Backing social entrepreneurs has long been a popular cause of philanthropists, resting within the broader tradition of giving to foster leadership and human capital. Good things can happen when you bet on people, although it can be hard to predict exactly what the impact might be. Just look at the varied and often unexpected paths that winners of Echoing Green fellowships have taken over the years. While Echoing Green offers seed funding and leadership development help to innovators working on specific ideas, it's not unusual for fellows to pivot in new directions. Alumni of that organization are found all over the world, including in many top positions at nonprofits.
Echoing Green has now been around for 30 years, and over time, other organizations and philanthropists have come to support social entrepreneurs.
One example of this strategy that recently came to our attention is the Westly Prize for Young Innovators of California. This is an annual award that’s been given out since 2012 by the Westly Foundation to social entrepreneurs under the age of 28. This year, Westly partnered with the David and Lucile Packard Foundation to give out the largest prizes in history.
Steve Westly, who started the Westly Foundation with his wife Anita Yu in 2000, is the founder and managing director of a renewable energy venture capital firm that bears his name. You might also recognize his name from his stint as California state controller, which occurred before he established his own firm. Meanwhile, Anita Yu is a Hong Kong native with experience in the tech sector and as a parent.
It's not surprising that a venture capitalist might be attracted to investing in social entrepreneurs, since veterans of the VC business will tell you that the team behind a business idea is often even more important than the idea itself. We can think of a few other VCs from the tech world who've gravitated to this funding space.
This year, the Westly awards are going to four 20-somethings who are receiving $30,000 each to advance their roles as change makers and put their talents to work for the common good. Of note, prior years’ awards have been just $20,000 each.
This year’s prize winners are Kana Hammon of YCore, Kevin Madrigal of Farming Hope, Kartik Sawhney of NextBillion.org, and Miranda Wang of BioCellection. Topics addressed in this grantmaking round include connecting young professionals and nonprofits, providing Bay Area homeless people with jobs in cooking and gardening, mentoring students with disabilities in tech, and turning plastic waste into sustainable materials.
Westly held an application process with live presentations to choose these four winners, and the foundation also gave six “honorable mention” winners $5,000 each.
To catch Westly’s attention for these awards, you need to be young and engaged in work that "represents a novel advancement over existing solutions to a community challenge." You also need to be pursuing a solution "that has been tested with some success and has strong potential to scale."
Of course, these are the same kinds of things that venture capitalists are always looking for: breakthrough ideas that can become the next big thing.
Not everyone thinks that this approach makes sense for the social sector, it's worth noting. Last week, for example, in an interview published in Inside Philanthropy, Larry Kramer, president of the Hewlett Foundation, said:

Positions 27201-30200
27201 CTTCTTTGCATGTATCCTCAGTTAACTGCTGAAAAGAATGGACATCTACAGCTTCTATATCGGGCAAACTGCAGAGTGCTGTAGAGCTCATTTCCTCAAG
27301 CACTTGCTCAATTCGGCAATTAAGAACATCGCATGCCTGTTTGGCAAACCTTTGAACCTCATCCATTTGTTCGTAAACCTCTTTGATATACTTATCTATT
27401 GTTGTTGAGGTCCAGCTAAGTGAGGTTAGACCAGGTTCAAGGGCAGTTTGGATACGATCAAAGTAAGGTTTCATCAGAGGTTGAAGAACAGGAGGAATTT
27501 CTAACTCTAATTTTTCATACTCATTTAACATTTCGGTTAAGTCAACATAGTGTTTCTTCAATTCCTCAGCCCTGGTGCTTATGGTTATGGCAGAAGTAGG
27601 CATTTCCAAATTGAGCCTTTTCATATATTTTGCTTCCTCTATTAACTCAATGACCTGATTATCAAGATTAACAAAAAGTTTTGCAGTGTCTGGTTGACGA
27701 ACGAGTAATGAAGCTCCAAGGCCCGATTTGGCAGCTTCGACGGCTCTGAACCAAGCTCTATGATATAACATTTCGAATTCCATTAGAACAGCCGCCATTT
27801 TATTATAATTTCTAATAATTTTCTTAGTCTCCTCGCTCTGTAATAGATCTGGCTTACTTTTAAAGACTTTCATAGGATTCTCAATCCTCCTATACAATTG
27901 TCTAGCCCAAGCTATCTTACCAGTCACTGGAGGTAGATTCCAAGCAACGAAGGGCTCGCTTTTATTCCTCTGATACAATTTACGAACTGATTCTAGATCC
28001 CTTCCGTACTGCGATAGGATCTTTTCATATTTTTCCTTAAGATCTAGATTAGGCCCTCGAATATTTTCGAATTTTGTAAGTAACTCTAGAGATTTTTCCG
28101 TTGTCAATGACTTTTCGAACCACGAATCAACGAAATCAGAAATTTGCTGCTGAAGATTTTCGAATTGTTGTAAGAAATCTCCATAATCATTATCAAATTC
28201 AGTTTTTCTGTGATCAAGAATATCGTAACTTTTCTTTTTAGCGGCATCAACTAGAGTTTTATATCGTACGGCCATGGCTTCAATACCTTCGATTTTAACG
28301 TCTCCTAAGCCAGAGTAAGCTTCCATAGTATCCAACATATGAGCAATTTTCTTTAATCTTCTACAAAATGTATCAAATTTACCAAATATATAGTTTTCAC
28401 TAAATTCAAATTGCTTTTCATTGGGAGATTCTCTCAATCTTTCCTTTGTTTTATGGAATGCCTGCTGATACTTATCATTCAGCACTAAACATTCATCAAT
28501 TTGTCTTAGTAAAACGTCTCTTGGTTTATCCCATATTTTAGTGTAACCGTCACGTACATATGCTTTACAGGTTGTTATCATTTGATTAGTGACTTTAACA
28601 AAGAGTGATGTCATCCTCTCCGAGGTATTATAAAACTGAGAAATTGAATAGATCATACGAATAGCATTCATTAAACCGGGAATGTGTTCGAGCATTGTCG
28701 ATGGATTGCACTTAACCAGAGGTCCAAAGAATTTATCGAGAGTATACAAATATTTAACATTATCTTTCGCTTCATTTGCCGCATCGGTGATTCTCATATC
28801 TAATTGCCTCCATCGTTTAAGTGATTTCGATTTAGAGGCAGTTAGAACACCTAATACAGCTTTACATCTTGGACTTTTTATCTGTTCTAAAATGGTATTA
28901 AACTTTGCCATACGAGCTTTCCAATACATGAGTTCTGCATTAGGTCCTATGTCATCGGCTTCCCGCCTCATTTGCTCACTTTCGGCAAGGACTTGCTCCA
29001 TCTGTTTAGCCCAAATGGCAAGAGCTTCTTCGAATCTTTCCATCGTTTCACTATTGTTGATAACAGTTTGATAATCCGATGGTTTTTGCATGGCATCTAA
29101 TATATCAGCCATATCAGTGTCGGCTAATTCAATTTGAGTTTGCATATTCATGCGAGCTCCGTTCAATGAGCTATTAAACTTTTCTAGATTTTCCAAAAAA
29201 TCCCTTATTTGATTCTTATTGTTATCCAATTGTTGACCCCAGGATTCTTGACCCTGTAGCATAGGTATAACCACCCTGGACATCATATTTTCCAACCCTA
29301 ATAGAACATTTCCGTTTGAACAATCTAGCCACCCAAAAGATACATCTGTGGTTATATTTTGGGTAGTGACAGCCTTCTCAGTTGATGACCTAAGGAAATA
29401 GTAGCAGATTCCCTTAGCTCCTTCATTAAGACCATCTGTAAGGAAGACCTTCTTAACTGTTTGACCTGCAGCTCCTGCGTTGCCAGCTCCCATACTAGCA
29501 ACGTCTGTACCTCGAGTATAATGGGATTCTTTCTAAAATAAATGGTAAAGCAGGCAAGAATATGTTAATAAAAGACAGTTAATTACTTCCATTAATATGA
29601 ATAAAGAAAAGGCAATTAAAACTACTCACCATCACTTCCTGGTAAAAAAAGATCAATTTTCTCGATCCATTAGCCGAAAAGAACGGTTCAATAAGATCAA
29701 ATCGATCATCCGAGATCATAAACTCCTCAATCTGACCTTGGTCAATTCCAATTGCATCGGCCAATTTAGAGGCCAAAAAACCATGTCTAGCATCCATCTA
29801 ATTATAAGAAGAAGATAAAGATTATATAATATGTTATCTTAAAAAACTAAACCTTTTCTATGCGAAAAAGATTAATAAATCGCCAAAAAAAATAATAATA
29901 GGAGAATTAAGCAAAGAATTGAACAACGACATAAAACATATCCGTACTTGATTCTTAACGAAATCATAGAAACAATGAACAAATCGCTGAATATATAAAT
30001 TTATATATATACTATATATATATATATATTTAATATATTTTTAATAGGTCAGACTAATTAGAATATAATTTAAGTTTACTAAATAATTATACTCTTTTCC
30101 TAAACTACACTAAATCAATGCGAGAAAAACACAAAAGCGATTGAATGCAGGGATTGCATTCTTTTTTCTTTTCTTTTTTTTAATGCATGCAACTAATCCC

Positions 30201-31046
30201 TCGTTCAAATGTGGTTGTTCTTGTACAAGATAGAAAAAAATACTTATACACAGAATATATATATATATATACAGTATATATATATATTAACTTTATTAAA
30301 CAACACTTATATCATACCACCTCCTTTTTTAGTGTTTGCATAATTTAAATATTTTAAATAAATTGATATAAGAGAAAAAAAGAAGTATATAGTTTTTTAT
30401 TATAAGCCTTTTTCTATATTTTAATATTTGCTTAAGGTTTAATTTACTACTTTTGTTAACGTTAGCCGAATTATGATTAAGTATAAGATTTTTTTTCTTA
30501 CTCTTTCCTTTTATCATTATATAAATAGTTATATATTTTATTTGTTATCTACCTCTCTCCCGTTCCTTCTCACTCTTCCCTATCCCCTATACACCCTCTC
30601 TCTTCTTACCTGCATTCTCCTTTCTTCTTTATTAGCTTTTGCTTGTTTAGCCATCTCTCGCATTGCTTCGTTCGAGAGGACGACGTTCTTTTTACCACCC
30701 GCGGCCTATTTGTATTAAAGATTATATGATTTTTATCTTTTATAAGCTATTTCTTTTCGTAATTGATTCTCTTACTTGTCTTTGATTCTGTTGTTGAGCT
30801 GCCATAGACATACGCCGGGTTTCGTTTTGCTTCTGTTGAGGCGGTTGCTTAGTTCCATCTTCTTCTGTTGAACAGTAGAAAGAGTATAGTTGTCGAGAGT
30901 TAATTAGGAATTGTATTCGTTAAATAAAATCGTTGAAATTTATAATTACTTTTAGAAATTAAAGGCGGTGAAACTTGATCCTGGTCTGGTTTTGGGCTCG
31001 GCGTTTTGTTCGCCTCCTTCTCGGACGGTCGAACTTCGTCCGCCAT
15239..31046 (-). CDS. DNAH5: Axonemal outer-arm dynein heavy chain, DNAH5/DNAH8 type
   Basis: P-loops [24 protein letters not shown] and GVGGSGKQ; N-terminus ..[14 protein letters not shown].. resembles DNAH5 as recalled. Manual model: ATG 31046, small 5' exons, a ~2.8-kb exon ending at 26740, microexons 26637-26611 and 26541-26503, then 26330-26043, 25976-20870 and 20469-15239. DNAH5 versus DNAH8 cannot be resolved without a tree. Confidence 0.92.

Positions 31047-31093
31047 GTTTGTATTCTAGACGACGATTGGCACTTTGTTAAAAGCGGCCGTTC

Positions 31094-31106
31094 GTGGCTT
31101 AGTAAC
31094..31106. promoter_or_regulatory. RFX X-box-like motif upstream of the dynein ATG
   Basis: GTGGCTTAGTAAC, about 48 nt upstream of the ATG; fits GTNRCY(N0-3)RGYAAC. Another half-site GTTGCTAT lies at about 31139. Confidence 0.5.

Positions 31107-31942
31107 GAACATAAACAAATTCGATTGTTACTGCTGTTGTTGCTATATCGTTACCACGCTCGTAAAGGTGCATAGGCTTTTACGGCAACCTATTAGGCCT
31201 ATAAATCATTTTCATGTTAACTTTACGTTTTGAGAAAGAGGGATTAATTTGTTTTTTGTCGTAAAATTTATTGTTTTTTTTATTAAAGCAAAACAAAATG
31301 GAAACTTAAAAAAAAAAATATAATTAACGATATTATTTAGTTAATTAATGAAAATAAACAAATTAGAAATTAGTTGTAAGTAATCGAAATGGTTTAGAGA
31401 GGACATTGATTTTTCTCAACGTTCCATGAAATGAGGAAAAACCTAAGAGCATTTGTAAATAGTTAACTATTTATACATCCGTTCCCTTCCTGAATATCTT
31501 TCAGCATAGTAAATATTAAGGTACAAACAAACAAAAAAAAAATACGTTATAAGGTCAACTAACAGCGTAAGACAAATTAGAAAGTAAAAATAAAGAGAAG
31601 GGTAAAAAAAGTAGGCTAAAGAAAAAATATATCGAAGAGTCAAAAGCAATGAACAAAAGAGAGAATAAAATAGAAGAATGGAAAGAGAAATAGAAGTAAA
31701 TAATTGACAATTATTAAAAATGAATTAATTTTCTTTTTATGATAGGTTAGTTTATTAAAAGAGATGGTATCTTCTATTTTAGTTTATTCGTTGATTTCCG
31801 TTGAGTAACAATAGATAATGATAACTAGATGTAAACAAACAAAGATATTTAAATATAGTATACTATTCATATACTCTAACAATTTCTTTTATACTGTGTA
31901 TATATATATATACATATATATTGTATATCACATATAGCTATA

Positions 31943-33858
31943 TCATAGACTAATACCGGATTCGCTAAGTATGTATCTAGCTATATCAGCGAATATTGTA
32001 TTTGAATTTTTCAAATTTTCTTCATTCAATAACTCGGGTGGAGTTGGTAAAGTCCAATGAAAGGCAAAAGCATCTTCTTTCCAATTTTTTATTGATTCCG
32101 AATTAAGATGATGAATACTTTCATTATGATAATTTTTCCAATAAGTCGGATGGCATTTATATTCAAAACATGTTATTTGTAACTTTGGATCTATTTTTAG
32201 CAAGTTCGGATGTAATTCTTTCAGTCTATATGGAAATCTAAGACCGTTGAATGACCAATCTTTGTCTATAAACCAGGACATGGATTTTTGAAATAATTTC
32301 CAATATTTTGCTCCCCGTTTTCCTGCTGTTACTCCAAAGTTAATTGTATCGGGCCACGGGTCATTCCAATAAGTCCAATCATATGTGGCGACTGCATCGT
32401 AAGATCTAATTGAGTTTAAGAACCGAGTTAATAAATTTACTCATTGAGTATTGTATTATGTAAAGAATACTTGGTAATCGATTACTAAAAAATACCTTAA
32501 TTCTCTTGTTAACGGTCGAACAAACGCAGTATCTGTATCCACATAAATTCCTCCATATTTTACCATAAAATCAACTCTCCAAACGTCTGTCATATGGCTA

Dealing with social problems like poverty, racism, climate change or income inequality is not like developing a new piece of software. Progress is slow not from lack of imagination or willingness to take chances, but because the problems are hard. Addressing them requires patience and perseverance, coupled with a willingness to learn continuously, and a lot of humility.
While Kramer's cautionary point is well taken, it's hard to argue against efforts that support talented young people trying to solve social problems in new ways and venture capital-like approaches to funding early-career innovators now have a substantial track record of success.
What's unusual about the Westly Prize is its focus on a single state. Winners of the awards have mostly been based in the Bay Area, with support going to multiple San Francisco and Palo Alto residents. But one of the honorable mention winners, Jack Amend of the Web Neutral Project, hails from Los Angeles.
Steve Westly said:
To see how these young entrepreneurs are able to bring their compassion, their intelligence, and their creativity together to bring change to disadvantaged communities and really, to all of us, is just so inspiring. We feel honored to be able to provide them the resources to take their innovations to the next level.
Aside from these innovation awards, what else does the Westly family support with their philanthropy?
The Westly Foundation is pretty solely focused on at-risk children and youth in California, right now. In addition to youth grantmaking, another California-specific funding area is closing the gap in affordable and high-quality healthcare for children and youth. This is a great funder to know for early- to mid-stage nonprofits in the Bay Area and elsewhere in the state that have an entrepreneurial mindset. Most Westly grants are between $15,000 and $25,000, and around 20 of those are awarded each year.
Grantseekers should know that grant applications are accepted by invitation only and that most awards are for single-year periods. But to get the foundation's attention, you can register your organization in its grant portal and have a starting point to work from.